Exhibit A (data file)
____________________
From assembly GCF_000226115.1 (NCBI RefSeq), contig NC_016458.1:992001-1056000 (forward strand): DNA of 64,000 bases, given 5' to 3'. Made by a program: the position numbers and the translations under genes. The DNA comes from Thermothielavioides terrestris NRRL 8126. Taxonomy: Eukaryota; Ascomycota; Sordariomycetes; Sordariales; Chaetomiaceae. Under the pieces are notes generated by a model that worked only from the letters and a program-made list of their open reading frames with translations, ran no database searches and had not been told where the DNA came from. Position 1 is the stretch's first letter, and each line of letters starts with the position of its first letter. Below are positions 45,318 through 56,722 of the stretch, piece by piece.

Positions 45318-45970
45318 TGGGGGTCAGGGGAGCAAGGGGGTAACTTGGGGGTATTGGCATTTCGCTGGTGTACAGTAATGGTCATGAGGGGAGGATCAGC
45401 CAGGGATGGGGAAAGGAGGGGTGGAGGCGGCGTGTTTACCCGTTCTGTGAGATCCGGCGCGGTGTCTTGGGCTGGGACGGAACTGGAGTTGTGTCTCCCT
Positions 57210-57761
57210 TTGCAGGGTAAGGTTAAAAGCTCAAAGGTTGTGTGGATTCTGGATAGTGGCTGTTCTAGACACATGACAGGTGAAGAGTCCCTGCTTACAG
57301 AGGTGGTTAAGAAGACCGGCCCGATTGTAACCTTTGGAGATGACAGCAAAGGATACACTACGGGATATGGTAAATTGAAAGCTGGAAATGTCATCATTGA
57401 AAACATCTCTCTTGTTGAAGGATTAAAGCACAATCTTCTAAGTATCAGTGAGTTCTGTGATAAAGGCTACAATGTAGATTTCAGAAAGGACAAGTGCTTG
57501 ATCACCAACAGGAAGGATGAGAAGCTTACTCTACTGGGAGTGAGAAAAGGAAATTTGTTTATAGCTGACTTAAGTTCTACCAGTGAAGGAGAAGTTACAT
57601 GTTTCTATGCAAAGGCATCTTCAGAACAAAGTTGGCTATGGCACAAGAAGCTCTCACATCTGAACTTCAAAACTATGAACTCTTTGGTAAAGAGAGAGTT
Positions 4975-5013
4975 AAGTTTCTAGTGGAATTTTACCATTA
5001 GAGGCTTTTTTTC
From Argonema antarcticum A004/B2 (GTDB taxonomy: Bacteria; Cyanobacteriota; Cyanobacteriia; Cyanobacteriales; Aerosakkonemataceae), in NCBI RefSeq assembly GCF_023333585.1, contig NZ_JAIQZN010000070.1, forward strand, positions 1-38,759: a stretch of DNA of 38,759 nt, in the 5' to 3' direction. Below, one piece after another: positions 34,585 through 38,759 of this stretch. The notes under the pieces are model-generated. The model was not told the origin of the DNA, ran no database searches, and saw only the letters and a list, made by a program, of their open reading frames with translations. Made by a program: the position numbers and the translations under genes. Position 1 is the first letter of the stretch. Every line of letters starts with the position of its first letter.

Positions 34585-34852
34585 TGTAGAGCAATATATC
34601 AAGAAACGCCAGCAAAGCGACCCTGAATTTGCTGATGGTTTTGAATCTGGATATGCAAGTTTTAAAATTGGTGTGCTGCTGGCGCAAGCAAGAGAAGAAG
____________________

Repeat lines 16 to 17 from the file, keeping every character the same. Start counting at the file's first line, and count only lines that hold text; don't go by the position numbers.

34585 TGTAGAGCAATATATC
34601 AAGAAACGCCAGCAAAGCGACCCTGAATTTGCTGATGGTTTTGAATCTGGATATGCAAGTTTTAAAATTGGTGTGCTGCTGGCGCAAGCAAGAGAAGAAG